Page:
One would expect the final episodes of such a mysterious series to be packed with hints and red herrings and things, but this week was business as usual for Alcatraz. We did get to meet Elmore from Ratty’s, and I have to wonder why he can’t just be the guy who gives Hauser and Soto the ridiculous “Yeah, your suspect was just here the other day,” spiel every week. “You playing Friday?” “Till I’m dead.” Actually, this show could have just been about serial killing time-traveling jazz musicians, and I’m certain I’d be happier.

My problems are the usual ones. They break into Porter’s apartment, which is pretty gigantic for a lowly chair stacker, and are told he’s been living there for months. But he only just started killing people a few days previous? Such restraint for a serial killer. Also, in this apartment, they find his hair-bows, one of which is from a redhead. So they hit the database to find out which Philharmonic fund raiser guests were redheads. They pinpoint the correct girl (out of two) based on longer hair length and the other girl’s extremely recent check-in on “Facesquare.” They head to her residence, where they find her still alive. With all of her hair. So whose hair was in the bow for the redhead? I understand that Hauser and Rebecca would still look her up and go to her house, but I don’t understand why Porter would have already made the bow and had it at his apartment if he hadn’t killed her yet. Maybe I’m just naïve about how these things work. Maybe I'm wrong about everything I've ever written about this show.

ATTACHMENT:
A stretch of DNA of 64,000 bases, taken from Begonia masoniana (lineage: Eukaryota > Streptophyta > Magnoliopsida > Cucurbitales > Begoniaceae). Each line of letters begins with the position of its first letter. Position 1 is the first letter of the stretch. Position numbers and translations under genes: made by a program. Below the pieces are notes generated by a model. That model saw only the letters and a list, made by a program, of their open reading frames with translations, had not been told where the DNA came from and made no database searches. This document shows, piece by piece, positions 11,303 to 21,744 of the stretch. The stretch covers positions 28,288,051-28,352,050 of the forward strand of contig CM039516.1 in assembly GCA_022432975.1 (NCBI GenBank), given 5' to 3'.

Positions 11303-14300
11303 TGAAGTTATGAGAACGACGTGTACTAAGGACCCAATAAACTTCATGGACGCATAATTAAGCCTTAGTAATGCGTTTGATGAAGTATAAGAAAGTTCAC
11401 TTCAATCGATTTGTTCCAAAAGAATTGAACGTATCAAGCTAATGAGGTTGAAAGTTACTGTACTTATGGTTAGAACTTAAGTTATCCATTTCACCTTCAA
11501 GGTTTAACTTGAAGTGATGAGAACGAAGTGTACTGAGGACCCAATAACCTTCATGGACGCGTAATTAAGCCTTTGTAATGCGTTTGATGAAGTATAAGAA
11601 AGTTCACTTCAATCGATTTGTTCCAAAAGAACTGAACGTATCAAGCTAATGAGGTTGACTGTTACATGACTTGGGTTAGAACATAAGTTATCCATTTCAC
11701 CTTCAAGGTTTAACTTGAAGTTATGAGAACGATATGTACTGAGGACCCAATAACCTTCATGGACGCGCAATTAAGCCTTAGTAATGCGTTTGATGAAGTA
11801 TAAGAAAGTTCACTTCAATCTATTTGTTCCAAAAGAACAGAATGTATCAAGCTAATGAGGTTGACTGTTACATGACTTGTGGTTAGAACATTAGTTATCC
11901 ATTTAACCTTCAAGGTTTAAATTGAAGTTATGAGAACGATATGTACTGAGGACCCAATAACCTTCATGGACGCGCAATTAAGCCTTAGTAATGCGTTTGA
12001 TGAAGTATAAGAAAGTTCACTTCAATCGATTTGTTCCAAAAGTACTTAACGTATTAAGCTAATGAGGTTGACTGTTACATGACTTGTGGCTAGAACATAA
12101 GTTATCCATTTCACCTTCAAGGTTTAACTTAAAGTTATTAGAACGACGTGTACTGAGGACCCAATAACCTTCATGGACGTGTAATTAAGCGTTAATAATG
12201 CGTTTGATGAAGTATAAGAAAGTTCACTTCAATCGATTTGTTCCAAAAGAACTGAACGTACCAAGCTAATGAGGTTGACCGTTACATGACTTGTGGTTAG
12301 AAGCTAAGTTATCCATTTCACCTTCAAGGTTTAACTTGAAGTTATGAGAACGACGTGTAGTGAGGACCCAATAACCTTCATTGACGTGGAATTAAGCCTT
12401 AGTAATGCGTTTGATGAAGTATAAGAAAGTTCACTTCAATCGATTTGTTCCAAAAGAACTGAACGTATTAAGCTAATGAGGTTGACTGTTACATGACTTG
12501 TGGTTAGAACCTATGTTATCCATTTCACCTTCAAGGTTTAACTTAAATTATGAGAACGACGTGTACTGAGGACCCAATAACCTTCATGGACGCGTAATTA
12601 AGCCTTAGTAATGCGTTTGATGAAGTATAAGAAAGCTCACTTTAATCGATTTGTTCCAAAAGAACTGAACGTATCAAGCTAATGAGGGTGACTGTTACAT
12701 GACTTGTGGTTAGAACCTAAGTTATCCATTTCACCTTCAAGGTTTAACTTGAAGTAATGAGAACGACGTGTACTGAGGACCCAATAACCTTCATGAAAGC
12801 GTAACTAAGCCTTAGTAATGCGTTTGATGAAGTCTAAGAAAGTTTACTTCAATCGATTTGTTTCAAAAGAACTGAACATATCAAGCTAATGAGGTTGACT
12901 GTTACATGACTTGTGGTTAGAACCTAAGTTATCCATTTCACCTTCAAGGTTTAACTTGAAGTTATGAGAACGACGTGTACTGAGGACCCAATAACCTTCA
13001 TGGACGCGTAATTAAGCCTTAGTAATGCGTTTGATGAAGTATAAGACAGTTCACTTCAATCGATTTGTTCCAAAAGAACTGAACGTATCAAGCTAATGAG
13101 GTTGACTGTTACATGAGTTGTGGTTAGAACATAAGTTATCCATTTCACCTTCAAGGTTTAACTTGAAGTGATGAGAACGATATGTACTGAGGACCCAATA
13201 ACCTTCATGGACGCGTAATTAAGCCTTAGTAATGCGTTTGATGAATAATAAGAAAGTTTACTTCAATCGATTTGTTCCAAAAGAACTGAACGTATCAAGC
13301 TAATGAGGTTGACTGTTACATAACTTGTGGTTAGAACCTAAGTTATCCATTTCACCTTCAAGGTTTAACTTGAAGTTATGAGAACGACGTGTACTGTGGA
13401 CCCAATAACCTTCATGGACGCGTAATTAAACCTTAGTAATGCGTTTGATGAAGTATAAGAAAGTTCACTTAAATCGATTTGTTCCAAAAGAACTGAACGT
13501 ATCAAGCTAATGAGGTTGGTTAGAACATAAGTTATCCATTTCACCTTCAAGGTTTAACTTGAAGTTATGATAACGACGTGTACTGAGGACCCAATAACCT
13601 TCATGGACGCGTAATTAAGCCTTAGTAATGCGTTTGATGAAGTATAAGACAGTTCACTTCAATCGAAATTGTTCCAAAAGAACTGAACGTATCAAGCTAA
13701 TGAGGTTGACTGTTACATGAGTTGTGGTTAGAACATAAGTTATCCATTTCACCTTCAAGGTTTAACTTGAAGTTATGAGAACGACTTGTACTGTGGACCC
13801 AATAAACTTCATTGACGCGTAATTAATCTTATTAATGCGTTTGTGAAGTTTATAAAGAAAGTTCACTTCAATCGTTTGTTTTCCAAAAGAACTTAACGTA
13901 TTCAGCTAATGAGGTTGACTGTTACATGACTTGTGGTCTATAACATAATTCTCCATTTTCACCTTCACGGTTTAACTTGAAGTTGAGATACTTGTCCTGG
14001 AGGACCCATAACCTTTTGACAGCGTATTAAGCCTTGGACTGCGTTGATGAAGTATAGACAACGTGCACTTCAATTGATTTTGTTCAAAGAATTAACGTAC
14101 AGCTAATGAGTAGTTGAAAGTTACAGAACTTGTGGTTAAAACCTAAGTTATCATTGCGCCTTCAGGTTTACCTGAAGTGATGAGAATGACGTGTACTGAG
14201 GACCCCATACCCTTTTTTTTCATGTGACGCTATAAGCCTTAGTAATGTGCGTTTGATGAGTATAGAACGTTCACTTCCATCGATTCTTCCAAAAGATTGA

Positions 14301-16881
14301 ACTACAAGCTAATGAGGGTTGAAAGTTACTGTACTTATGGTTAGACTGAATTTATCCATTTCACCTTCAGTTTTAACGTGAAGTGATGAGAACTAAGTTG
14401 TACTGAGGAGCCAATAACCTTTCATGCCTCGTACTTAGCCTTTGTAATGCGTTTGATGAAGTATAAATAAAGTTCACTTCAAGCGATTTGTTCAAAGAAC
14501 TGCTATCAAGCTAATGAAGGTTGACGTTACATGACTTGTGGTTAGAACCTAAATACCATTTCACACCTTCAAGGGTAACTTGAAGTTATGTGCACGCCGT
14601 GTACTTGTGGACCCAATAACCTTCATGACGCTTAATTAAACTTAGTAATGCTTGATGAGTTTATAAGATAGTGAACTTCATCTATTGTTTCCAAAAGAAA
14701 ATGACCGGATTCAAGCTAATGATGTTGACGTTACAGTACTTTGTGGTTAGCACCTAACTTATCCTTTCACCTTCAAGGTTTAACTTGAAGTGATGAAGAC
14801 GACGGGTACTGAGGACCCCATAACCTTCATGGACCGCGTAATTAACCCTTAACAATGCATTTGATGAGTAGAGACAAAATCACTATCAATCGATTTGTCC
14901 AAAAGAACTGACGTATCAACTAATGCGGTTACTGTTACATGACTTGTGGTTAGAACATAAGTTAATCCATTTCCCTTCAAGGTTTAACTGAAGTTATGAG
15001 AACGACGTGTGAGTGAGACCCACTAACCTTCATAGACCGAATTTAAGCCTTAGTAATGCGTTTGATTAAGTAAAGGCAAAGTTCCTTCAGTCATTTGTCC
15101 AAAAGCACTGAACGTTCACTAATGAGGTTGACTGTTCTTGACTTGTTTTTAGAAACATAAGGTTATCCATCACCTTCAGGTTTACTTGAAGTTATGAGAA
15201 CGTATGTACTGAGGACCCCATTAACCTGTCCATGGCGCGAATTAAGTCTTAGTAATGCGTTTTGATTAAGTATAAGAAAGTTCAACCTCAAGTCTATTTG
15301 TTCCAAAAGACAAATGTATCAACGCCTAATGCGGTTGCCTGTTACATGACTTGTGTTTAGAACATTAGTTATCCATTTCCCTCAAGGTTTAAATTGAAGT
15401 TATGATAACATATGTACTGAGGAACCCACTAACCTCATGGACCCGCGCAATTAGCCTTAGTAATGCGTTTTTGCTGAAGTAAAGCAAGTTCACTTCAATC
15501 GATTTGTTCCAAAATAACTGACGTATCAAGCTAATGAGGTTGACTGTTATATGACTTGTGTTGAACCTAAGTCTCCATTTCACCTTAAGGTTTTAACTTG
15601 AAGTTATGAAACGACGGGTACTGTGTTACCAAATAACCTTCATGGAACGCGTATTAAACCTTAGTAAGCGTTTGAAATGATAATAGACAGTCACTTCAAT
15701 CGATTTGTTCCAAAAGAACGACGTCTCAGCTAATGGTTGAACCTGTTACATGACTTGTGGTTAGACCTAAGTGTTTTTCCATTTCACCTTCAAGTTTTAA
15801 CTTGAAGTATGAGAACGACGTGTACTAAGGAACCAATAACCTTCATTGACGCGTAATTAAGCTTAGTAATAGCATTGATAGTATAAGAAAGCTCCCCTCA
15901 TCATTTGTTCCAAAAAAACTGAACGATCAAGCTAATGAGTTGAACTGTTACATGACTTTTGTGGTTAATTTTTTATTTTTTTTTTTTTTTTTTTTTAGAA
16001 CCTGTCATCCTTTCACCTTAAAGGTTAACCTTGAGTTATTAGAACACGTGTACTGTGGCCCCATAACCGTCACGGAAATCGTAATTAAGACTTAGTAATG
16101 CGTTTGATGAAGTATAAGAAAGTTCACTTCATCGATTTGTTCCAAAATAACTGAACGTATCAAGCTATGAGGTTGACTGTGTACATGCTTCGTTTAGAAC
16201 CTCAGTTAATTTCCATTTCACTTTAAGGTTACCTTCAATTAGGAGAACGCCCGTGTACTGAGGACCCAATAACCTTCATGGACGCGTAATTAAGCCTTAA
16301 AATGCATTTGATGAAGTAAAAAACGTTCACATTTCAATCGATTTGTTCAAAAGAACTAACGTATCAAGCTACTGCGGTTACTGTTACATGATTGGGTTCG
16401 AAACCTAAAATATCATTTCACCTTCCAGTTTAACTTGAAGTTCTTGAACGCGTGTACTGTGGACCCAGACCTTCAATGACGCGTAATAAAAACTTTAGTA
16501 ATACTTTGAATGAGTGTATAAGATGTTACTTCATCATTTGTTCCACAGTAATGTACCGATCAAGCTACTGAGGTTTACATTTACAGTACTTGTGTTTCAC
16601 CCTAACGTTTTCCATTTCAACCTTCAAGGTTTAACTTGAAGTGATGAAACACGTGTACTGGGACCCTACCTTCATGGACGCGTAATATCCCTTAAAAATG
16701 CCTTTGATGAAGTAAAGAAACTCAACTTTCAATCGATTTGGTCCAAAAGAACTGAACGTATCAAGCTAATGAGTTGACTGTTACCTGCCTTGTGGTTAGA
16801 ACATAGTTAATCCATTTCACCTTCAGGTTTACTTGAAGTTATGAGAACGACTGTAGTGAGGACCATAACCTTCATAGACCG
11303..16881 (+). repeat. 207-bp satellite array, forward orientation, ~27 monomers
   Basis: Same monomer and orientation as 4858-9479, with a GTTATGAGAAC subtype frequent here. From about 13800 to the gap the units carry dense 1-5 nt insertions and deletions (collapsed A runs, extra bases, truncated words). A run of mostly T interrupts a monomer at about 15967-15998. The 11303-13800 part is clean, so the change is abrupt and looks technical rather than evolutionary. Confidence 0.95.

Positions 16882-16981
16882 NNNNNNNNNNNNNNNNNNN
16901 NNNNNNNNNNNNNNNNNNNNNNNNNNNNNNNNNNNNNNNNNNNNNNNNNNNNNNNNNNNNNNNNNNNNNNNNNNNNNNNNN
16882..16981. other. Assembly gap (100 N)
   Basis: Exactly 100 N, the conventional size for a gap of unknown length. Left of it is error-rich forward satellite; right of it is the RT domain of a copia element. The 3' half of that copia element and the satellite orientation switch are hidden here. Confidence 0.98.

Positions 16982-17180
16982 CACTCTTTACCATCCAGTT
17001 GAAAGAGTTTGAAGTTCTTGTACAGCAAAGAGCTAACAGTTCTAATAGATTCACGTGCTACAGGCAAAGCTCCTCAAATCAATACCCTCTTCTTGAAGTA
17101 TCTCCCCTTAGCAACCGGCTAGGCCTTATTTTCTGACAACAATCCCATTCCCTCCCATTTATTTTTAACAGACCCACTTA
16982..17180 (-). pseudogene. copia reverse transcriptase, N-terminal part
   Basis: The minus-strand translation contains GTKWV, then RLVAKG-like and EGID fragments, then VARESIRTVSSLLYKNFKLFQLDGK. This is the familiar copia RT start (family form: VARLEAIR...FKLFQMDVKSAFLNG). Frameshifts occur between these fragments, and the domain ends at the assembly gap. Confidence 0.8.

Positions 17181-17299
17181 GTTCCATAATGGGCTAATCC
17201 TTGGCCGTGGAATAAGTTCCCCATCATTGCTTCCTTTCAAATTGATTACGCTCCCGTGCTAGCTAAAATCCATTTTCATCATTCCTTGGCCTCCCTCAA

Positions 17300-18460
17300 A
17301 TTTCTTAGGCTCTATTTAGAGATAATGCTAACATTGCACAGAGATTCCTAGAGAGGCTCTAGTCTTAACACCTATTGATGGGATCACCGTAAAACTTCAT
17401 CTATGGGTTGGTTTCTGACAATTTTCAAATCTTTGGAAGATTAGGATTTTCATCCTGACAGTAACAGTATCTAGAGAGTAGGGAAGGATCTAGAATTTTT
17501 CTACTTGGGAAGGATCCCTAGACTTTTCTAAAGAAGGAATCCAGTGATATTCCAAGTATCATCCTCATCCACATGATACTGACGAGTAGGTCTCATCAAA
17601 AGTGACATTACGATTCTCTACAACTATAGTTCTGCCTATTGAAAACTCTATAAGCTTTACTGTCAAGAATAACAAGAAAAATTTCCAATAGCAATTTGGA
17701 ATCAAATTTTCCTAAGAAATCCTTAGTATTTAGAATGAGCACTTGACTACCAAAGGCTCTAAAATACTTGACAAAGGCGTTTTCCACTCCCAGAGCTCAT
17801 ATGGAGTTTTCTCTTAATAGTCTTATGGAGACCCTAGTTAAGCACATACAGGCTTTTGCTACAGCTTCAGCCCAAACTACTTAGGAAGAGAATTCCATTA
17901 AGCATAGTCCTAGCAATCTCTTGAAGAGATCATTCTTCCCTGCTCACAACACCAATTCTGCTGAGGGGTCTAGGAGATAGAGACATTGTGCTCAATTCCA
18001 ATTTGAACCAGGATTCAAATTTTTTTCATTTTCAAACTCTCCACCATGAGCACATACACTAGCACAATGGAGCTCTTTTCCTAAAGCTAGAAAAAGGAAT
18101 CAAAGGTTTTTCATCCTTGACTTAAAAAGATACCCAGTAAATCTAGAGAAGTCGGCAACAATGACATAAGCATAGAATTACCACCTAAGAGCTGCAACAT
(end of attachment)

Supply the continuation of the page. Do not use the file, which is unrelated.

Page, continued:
I simply must save my writing strength for next week’s two-hour finale. It’s looking to be a zinger, with Tommy Madsen finally becoming a headliner. We’ll find out what’s behind the Warden’s doors, among other things, but the writers are still going to leave things open for a second season, should one ever surface. Television God, help us all.

Nick Venable
Assistant Managing Editor

Nick is a Cajun Country native, and is often asked why he doesn't sound like that's the case. His love for his wife and daughters is almost equaled by his love of gasp-for-breath laughter and gasp-for-breath horror. A lifetime spent in the vicinity of a television screen led to his current dream job, as well as his knowledge of too many TV themes and ad jingles.